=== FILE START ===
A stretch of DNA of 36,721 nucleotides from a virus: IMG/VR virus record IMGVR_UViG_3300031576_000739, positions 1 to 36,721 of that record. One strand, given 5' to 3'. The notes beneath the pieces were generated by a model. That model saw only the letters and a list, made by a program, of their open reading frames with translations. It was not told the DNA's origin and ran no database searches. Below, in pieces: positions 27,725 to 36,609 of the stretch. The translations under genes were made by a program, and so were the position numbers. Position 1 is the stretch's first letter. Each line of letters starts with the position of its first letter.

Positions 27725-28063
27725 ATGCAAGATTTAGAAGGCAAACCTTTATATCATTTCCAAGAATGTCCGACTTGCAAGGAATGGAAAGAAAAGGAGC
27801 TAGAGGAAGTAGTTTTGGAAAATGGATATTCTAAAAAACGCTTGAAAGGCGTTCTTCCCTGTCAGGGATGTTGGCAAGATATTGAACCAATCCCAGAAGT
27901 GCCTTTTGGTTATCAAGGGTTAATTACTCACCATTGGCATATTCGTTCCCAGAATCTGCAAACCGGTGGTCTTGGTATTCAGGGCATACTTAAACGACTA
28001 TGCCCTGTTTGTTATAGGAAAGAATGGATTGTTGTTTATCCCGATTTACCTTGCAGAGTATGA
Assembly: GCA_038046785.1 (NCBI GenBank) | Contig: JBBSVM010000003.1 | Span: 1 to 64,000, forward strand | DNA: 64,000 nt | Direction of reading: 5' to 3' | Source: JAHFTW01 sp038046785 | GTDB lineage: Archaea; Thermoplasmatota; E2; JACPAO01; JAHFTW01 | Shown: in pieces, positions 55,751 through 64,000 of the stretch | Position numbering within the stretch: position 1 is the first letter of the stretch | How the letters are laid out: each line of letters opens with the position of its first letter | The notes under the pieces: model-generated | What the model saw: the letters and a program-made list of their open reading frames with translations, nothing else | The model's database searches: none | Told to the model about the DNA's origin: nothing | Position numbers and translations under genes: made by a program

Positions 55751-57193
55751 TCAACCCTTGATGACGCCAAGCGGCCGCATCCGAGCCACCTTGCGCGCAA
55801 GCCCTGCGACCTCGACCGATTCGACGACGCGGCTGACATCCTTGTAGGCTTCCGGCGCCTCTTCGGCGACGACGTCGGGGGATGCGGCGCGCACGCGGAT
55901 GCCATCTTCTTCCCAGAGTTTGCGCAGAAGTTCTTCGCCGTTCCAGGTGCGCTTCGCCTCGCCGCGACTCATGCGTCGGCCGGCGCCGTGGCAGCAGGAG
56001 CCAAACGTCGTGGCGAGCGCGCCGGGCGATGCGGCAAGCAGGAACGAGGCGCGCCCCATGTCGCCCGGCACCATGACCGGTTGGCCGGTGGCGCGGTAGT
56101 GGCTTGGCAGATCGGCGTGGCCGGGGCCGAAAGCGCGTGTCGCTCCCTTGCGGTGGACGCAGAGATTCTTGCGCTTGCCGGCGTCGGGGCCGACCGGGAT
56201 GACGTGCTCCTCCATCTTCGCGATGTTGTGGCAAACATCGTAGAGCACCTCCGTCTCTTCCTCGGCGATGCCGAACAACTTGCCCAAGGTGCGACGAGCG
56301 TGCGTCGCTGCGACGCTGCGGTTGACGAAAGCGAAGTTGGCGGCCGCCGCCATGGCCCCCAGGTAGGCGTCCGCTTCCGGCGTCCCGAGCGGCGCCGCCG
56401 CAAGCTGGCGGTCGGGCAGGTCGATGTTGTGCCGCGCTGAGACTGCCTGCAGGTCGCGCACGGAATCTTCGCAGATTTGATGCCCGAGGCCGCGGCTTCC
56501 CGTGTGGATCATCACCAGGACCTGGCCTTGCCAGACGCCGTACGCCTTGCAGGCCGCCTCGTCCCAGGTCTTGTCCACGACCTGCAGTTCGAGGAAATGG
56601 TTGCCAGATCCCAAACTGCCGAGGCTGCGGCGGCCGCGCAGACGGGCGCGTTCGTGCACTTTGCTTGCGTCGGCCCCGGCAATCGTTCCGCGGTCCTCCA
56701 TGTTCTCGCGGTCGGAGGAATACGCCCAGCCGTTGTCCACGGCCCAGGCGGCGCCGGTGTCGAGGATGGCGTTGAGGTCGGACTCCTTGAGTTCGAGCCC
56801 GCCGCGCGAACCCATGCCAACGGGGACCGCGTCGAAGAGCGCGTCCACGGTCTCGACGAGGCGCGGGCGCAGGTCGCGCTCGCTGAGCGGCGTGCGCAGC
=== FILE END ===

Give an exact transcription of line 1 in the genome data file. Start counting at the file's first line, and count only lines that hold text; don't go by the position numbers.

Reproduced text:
A stretch of DNA of 36,721 nucleotides from a virus: IMG/VR virus record IMGVR_UViG_3300031576_000739, positions 1 to 36,721 of that record. One strand, given 5' to 3'. The notes beneath the pieces were generated by a model. That model saw only the letters and a list, made by a program, of their open reading frames with translations. It was not told the DNA's origin and ran no database searches. Below, in pieces: positions 27,725 to 36,609 of the stretch. The translations under genes were made by a program, and so were the position numbers. Position 1 is the stretch's first letter. Each line of letters starts with the position of its first letter.